The Washington PostDemocracy Dies in Darkness

If you love ‘Blade Runner’ and ‘The X-Files,’ these books are for you

Let’s talk about paranoid fiction, starting with the works of Philip K. Dick

(Solaris; Tordotcom)
Placeholder while article actions load

Few modern writers have captured paranoia like Philip K. Dick. The once-obscure pulp writer who churned out dime-store paperbacks has become, after his death, one of Hollywood’s most adapted writers, a mainstay of the Library of America and a prophet for our paranoid times. But what other writers grab us with tales that toy with the very idea of reality?

Silvia: My first Philip K. Dick novel was “Do Androids Dream of Electric Sheep?” (1968), which was famously adapted into the film “Blade Runner.” But I remember finding “Flow My Tears, the Policeman Said” (1974) years later and that set off a binge of 1970s science fiction. To summarize “Flow My Tears”: A famous singer wakes up one morning and nobody knows him. Has he gone mad or is something strange afoot?

Let’s talk about science fiction books to read by the fire

Nick Mamatas’s “The Second Shooter” (2021) is the perfect novel for people who like “Twin Peaks” and “The X-Files.” It’s the grimy tale of a writer penning a book about the “second shooter” phenomenon: witnesses of assassinations claiming they saw an unidentified second attacker. Mamatas has a firm grip on contemporary culture and conspiracy theories and an even firmer understanding of the morally dubious losers who make noir worth reading. Even without a speculative element, it would still be a good book, but the bizarreness the main character discovers places it firmly in paranoid Philip K. Dick territory.

Michael Dirda explores the history of science fiction

Lavie: Philip K. Dick’s “Roog,” the very first story he sold, may also his best. It’s about an old dog who guards the trash from garbage collectors; the dog believes there is a wrong in the world, a wrong only he can see. That perfectly captures the sense not just of paranoia but the helplessness that comes with it.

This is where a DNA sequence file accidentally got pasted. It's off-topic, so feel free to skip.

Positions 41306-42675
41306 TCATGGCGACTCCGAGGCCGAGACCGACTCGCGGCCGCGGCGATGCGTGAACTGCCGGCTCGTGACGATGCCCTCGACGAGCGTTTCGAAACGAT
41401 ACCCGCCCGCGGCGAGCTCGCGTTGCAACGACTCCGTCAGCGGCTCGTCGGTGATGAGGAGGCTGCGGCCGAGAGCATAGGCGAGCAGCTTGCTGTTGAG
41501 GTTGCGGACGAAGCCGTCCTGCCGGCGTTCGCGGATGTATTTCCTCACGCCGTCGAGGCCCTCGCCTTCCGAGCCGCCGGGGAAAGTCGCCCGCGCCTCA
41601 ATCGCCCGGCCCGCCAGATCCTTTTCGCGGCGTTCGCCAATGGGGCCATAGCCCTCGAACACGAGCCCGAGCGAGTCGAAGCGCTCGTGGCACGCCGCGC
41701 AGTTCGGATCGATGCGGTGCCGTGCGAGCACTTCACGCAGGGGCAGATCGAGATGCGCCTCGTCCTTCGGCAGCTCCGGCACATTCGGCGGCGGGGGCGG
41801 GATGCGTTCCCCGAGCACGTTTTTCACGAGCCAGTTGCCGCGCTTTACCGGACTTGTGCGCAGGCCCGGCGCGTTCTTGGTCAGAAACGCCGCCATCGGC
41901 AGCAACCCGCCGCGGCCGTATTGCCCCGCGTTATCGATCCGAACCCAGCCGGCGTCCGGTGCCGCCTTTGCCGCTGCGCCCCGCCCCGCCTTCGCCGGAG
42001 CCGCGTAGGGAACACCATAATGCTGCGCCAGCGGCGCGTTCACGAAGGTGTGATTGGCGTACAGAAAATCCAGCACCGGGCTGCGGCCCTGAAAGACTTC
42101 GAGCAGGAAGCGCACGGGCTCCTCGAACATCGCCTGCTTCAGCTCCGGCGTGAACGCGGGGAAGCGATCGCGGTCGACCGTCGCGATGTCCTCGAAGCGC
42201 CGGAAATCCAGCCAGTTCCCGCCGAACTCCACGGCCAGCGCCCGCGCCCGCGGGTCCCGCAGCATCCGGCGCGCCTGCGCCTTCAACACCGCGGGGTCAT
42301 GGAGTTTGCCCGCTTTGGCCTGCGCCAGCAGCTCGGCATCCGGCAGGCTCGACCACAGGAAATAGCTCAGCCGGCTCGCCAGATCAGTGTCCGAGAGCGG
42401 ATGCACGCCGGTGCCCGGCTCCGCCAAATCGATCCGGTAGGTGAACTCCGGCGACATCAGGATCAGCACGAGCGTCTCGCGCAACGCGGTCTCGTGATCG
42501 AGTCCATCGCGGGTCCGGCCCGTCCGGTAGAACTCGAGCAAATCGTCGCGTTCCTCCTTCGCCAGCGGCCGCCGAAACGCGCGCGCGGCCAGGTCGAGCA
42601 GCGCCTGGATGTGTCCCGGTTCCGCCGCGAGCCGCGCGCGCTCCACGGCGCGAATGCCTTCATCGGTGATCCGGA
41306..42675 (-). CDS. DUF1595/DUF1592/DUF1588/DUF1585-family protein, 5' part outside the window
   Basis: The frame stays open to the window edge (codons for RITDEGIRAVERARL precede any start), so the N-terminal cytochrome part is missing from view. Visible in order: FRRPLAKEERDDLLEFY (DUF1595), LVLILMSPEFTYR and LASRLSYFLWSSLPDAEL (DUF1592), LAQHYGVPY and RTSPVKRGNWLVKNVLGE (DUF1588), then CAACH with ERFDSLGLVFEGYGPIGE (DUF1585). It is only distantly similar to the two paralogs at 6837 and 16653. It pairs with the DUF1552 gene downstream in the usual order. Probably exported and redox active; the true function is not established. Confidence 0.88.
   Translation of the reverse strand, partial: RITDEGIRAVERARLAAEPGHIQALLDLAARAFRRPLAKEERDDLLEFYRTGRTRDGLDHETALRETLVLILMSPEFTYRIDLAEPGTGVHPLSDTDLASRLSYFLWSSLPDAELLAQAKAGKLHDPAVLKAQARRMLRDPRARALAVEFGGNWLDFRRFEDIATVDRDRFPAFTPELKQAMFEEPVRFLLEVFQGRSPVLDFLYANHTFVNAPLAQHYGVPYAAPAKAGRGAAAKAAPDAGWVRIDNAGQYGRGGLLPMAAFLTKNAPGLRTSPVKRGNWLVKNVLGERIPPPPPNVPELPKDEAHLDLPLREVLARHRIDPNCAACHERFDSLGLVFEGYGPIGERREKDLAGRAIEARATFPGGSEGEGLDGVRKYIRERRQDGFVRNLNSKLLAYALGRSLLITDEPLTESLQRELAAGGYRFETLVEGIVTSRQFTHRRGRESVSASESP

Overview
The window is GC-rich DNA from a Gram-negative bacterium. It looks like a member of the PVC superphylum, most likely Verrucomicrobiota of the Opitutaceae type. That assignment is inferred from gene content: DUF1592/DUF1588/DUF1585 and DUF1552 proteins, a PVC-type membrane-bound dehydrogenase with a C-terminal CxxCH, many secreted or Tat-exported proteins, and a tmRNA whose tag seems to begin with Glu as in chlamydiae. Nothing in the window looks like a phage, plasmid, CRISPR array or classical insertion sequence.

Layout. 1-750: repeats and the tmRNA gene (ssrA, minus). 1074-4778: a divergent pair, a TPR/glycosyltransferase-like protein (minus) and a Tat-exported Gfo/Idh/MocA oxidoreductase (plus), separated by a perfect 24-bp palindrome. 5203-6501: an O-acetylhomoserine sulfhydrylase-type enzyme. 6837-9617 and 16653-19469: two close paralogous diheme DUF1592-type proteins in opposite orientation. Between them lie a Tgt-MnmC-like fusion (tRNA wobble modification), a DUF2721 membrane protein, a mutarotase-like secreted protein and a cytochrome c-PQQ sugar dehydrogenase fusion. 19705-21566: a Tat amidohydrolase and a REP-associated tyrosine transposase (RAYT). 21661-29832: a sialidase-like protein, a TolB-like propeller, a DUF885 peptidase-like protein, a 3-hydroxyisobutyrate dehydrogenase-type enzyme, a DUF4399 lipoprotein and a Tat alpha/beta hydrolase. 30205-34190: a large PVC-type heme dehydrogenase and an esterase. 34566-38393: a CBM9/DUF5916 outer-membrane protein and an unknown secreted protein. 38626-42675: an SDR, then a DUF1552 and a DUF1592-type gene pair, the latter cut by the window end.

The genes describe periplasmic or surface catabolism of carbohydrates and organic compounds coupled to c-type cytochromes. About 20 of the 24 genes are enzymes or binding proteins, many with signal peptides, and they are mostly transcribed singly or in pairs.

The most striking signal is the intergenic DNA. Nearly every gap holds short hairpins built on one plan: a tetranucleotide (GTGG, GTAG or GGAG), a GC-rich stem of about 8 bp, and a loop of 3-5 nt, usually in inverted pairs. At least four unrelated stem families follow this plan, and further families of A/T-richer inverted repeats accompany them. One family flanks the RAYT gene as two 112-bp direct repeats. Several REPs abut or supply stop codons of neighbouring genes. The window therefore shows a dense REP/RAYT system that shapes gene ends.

I also highly recommend Anne R. Dick’s “The Search for Philip K. Dick” (2010) for anyone interested in the life of the writer, though it can make for a harrowing read at times. H.P. Lovecraft was another unfortunate (he famously survived on unheated cans of beans) who took paranoia to a cosmic level with such classics as “The Shadow Over Innsmouth.” I recently read Ian Culbard’s graphic novel adaptation of Lovecraft’s “At The Mountains of Madness” (2010), published by the terrific independent British publisher SelfMadeHero, and it’s a must-read. The art is fabulous, and the story builds perfectly as it heads into icy horrors.

Silvia:Comfort Me With Apples” (2021) by Catherynne M. Valente follows a woman who lives an idyllic life in a gated community with the perfect husband — until she opens a drawer, finds a seemingly ordinary hairbrush and begins to question her happy marriage. Gothic fiction is rife with paranoia, and here Valente modernizes the old-fashioned “what’s up with my husband” question that many heroines in dusty castles pondered. The novella also brings to mind Ira Levin’s classic “The Stepford Wives” (1972), in which a woman suspects there is something deeply troubling about the submissive wives in her new neighborhood.

The Memory Police” (2019) by Yōko Ogawa, translated by Stephen Snyder, differs from the rest of the books on this list because the protagonist is not really dismayed by the strange events overtaking her life. The inhabitants of an isolated island live under an oppressive regime that causes mass amnesia. People “forget” that certain things existed, and once they forget, those things disappear from the world. It feeds into that paranoid feeling that reality is being changed around you, like the so-called Mandela Effect, a theory of shared false memory (like Tom Cruise wearing sunglasses during his dance scene in “Risky Business”).

Lavie: I know I talked about Boris and Arkady Strugatsky in our last column, but their 1970 novel “The Dead Mountaineer’s Inn,” translated by Josh Billings in a Melville House edition in 2015, is another must-have. It begins as an Agatha Christie-like whodunit, but then things get weird …

If you’re eagerly anticipating the series “Shining Girls,” starring Elisabeth Moss, the novel it’s based on, by South African author Lauren Beukes — about a time-travelling serial killer set in Chicago — is as good as you’d expect. A title I’m really looking forward to this year is “The Impossible Us” by Sarah Lotz, a master of the high-concept thriller. Here she’s taken a left turn into a love story that spans two alternate worlds — think Phillip K. Dick meets “The Lake House.” As an unashamed lover of the “The Lake House,” I mean this as high praise.

Silvia Moreno-Garcia’s books include “Mexican Gothic,” “Velvet Was the Night” and “The Return of the Sorceress.” Lavie Tidhar’s most recent novels are “The Escapement” and “The Hood.”

Best Paranoid Science Fiction Books

A note to our readers

We are a participant in the Amazon Services LLC Associates Program, an affiliate advertising program designed to provide a means for us to earn fees by linking to Amazon.com and affiliated sites.

Loading...